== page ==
My name is Kali Barawi and I am a PhD student within the Traumatic Stress Research Group (TSRG) at Cardiff University. I was fortunate enough to attend the 2nd international Annual Meeting of the I-AM-PHD summer school, during the 16th-18th of September. I-AM-PHD is a European initiative that was created by Professor Miranda Olff and Jan-Wilke Reerds (ARQ chairman board of directors).
The consortium consists of the following partners: ARQ National Psychotrauma Center (Miranda Olff, Jan-Wilke Reerds), Nasjonalt kunnskapssenter om vold og traumatisk stress, NKVTS (Grete Dyb, Inger Elise Birkeland), Cardiff University (Jon Bisson), Videnscenter for Psykotraumatologi, SDU (Ask Elklit), Research Training Group (RTG) / Department of Psychosomatic Medicine and Psychotherapy, Central Institute of Mental Health, Medical Faculty Mannheim, Heidelberg University, J5, 68159 Mannheim, Germany (Christian Schmahl), and Center for Psychotraumatology in Vilnius (Evaldas Kaslauskas).
In collaboration, they identified the need to create an initiative that encouraged young researchers the dual benefits of an enhanced understanding of the nature and importance of collaboration, whilst simultaneously creating a multi-disciplinary, global network for our future careers.
Research has always been a collaborative endeavor, but there is increasing drive from funders and institutions to stimulate partnerships between researchers with diverse skills, and knowledge, working in different contexts.
Effective collaboration in the future will demand more than disciplinary excellence. Researchers will need to understand the motivations, strengths and contributions of their partners whilst communicating their own goals and expectations. Researchers who understand how to work effectively with others will be better equipped to generate long-term impact across boundaries between subjects, countries and sectors.
Following the UK’s decision to leave the European Union in June 2016, there has been a renewed emphasis on the significance of high-quality knowledge exchange and collaboration between the UK and its European neighbours.
The need to collaborate will always remain and although it may prove to be more challenging than before, and more international in its scope, the skill set involved in establishing, participating and fully utilizing an international collaborative research community will become increasingly invaluable as Europe continues to deliver impactful research to the rest of the world.
The first I-AM-PHD meeting was held in Amsterdam, in September 2018, when the consortium consisted of five universities; Netherlands, Norway, Switzerland, Sweden, and Cardiff. Since then the consortium has expanded to include seven universities, with the additional two from Germany and Lithuania. We were all invited to share knowledge and experiences from our PhD’s and our research groups. It was a great opportunity to meet other researchers and start developing lifelong relationships in both a professional and personal capacity.
This year the summer school was held in Oslo, Norway in the Norwegian Centre for Violence and Traumatic Stress Studies (NKVTS). We were invited to take part in a three-day summer school, which was filled with lectures, group workshops and a packed social calendar.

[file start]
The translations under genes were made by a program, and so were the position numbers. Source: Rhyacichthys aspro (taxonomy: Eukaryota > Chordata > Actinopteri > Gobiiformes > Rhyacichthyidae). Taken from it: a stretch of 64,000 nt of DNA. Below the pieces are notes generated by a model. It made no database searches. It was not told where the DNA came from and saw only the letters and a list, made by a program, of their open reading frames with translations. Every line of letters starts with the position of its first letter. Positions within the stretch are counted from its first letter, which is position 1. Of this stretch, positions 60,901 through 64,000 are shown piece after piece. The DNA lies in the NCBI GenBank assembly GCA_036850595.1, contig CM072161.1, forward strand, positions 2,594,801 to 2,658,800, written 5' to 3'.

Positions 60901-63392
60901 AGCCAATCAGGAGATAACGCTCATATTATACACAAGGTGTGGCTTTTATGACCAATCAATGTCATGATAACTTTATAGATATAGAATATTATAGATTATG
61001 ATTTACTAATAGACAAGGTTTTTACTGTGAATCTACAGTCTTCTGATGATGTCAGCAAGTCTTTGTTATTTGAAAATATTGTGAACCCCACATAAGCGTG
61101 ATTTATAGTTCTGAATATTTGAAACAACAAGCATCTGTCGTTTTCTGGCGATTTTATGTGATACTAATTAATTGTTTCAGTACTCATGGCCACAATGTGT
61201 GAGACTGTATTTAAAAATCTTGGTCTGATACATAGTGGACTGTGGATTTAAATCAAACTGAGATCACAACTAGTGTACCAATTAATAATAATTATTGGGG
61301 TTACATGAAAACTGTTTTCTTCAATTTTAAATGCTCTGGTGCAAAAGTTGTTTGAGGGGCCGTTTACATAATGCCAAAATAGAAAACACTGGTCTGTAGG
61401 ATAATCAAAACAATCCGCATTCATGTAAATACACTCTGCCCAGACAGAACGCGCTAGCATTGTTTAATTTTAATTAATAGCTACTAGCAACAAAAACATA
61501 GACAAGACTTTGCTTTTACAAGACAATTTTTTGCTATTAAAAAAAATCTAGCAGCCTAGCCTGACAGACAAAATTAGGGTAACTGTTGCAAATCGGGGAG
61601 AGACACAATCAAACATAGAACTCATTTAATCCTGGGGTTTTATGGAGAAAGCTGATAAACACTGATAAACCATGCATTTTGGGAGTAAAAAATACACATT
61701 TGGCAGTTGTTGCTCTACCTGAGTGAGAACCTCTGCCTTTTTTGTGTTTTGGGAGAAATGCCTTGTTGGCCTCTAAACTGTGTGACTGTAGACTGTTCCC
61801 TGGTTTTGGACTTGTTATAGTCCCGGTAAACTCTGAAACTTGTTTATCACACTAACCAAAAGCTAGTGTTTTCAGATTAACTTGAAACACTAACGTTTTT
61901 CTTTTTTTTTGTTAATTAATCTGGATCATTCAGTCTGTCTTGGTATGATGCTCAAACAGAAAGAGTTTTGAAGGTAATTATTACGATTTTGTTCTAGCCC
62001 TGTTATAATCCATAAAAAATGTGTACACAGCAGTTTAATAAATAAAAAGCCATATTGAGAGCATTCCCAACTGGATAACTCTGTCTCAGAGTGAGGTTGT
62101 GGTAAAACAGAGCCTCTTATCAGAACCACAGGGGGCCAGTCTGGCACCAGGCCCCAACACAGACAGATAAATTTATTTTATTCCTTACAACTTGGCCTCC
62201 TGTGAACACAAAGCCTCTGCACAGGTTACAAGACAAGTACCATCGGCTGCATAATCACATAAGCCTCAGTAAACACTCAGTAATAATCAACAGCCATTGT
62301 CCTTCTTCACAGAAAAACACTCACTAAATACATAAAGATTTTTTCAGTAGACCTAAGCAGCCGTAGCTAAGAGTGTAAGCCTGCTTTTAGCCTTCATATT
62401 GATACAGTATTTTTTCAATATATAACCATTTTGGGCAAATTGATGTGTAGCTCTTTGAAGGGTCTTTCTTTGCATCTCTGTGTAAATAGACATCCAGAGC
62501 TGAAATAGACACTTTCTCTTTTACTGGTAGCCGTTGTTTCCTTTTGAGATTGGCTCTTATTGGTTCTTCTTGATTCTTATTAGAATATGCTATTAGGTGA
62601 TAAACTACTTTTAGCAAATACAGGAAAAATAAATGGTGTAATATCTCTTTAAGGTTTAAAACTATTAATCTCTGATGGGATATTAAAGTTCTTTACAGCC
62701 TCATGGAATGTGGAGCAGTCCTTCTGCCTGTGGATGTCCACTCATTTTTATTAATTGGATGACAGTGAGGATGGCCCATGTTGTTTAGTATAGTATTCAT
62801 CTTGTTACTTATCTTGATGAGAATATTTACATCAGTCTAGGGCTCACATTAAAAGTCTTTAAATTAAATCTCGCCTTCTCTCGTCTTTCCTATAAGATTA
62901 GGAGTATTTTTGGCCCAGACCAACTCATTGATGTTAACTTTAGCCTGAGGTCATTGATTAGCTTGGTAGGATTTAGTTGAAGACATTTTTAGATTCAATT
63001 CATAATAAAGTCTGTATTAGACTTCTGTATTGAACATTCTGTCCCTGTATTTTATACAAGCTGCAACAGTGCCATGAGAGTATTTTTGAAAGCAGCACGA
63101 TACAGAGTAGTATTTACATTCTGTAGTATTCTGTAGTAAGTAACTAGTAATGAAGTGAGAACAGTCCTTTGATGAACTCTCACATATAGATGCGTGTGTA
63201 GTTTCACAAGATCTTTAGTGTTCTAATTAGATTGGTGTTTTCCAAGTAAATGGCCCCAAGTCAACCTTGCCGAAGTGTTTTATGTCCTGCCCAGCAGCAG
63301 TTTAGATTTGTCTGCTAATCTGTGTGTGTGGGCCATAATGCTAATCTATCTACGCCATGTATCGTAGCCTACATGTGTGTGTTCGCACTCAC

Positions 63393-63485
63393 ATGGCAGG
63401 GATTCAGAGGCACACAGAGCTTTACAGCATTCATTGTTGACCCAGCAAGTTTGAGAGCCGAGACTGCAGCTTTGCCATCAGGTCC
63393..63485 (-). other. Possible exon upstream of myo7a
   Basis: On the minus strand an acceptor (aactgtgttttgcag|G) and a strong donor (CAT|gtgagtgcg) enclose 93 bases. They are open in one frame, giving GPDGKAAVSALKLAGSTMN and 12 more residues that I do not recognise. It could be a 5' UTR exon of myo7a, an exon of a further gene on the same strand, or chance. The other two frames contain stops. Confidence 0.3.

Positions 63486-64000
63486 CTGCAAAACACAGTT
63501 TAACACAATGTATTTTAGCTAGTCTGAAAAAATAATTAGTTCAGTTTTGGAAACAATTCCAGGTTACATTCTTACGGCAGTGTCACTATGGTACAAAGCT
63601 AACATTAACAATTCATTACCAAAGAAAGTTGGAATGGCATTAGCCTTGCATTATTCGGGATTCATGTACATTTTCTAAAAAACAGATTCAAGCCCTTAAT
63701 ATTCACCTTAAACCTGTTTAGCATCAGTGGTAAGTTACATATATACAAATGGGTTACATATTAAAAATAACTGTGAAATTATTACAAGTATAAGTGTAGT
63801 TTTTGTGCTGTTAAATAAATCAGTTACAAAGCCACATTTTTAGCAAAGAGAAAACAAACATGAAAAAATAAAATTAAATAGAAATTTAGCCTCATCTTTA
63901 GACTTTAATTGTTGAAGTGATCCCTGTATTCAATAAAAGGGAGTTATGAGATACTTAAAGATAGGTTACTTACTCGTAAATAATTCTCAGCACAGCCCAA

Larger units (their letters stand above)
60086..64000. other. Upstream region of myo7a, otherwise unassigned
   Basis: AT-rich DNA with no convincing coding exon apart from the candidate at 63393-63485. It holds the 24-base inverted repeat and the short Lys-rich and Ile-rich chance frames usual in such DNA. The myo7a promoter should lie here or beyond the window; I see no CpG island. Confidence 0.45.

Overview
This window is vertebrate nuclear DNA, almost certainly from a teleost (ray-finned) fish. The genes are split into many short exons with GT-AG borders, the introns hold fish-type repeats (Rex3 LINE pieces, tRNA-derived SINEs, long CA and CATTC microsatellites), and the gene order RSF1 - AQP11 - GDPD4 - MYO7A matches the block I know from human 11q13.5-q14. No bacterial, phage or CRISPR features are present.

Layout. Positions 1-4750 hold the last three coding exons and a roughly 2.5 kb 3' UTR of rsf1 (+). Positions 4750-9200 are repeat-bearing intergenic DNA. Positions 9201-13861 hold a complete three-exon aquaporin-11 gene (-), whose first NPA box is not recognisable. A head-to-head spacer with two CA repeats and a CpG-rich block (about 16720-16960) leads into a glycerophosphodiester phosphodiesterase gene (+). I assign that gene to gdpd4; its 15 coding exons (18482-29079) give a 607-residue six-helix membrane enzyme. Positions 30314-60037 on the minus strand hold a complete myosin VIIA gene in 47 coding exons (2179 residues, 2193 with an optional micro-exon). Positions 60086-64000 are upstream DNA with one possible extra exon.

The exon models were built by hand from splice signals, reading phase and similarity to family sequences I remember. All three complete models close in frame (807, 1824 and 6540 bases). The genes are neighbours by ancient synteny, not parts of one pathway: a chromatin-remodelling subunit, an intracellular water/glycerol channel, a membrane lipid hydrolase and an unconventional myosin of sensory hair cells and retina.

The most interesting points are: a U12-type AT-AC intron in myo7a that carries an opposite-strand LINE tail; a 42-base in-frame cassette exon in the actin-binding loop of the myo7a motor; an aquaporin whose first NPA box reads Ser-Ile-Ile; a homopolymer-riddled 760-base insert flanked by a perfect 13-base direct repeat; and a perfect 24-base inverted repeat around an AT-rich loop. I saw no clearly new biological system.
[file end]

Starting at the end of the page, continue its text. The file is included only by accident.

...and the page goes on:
Objective of I-AM-PHD Summer School
To introduce early career researchers to the principles and practice of effective interdisciplinary collaboration within the field of traumatic stress on a global stage and allow them to apply learning on a substantial collaborative activity during the three days.
Awareness of collaborative models in traumatic stress research (interdisciplinary and international)
Tools to maximise success and minimise challenges of collaborative research
Development of an international network of peers
Appreciation of cultural differences and strategies to work effectively across cultures
Authorship of a novel guide to international collaboration for PhD students
The first day started with a lecture from Prof Grete Dyb, a child and adolescent psychiatrist specialising in traumatic stress. Prof Dyb welcomed us to Oslo and gave an insightful talk about the trials and tribulations of a PhD student and PhD supervisor. Prof Dyb provided valuable guidance and support on making our PhD journey as enjoyable and as nurturing as possible.
We then went into small groups based on our common PhD interests and had an hour to create a symposium plan for an upcoming conference. In my group, we thought about treatment outcome as the common area of interest within our PhD’s. We considered the different information that we were all collecting, the gaps in the literature and the need for uniformity and standardization in reporting factors associated with treatment outcome.
Talks continued and plans developed, for something collaborative for the European Society for Traumatic Stress Studies (ESTSS) in 2021, we called it the ‘The Recipe for Perfect Therapy’ which would include the factors to consider when identifying and tailoring the most effective treatment for people with PTSD.
After an educational day of sharing experiences and knowledge we embarked on our trek up the Fuglemyrhytta mountain. I had a great time socialising with like-minded researchers and clinicians who shared their knowledge and experience of working with different population groups in trauma.